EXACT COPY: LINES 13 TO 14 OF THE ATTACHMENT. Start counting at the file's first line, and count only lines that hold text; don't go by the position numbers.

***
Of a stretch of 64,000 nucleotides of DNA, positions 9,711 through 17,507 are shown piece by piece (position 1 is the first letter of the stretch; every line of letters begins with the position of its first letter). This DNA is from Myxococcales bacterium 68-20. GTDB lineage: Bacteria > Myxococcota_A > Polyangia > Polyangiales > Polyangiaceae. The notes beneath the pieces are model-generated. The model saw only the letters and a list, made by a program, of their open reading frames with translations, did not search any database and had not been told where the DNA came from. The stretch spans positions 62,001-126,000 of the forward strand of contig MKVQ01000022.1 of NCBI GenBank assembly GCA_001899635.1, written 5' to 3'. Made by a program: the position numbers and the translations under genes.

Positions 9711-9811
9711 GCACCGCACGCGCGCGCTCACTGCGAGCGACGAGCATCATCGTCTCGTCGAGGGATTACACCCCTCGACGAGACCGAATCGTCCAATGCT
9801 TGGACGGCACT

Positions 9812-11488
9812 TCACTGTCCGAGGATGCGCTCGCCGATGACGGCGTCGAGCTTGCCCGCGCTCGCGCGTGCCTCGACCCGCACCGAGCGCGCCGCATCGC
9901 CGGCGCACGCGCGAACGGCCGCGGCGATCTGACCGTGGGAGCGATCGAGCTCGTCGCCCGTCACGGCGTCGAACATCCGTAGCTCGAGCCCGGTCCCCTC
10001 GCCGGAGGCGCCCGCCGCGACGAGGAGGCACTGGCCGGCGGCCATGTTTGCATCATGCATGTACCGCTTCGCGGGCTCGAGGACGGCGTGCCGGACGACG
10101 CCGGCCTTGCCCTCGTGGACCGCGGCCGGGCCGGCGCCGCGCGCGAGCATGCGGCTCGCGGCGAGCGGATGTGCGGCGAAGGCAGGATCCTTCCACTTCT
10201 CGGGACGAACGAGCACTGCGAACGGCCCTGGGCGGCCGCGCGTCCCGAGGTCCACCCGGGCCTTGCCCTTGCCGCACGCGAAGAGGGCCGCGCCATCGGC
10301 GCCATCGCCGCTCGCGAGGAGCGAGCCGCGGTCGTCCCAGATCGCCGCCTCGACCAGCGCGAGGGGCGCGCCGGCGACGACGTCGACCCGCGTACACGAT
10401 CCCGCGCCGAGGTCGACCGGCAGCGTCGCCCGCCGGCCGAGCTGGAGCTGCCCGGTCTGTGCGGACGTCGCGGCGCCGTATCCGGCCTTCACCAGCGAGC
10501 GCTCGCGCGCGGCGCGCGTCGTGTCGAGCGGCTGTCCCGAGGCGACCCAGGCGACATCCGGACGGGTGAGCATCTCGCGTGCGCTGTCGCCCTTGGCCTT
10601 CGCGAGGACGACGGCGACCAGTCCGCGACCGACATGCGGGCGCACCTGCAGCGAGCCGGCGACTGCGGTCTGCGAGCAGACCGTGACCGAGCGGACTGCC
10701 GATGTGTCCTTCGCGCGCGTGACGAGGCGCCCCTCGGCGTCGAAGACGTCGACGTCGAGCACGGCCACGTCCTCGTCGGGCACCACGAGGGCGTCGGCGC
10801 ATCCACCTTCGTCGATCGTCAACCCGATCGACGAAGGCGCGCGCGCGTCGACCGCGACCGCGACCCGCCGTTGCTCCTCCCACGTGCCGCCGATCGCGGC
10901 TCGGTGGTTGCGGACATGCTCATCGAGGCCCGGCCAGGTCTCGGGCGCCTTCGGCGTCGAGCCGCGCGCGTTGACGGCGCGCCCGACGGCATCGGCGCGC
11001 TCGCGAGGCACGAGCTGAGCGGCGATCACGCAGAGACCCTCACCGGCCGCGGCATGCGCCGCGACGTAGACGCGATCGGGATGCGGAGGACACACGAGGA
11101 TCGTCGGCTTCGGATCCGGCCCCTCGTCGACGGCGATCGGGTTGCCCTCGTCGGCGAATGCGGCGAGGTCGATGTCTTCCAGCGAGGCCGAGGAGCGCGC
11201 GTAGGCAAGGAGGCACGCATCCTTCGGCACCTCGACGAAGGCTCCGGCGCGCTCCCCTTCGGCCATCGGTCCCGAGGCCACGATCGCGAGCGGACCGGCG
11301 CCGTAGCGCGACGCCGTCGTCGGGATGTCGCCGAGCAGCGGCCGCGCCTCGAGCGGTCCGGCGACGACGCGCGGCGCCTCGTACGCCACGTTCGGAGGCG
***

10501 GCTCGCGCGCGGCGCGCGTCGTGTCGAGCGGCTGTCCCGAGGCGACCCAGGCGACATCCGGACGGGTGAGCATCTCGCGTGCGCTGTCGCCCTTGGCCTT
10601 CGCGAGGACGACGGCGACCAGTCCGCGACCGACATGCGGGCGCACCTGCAGCGAGCCGGCGACTGCGGTCTGCGAGCAGACCGTGACCGAGCGGACTGCC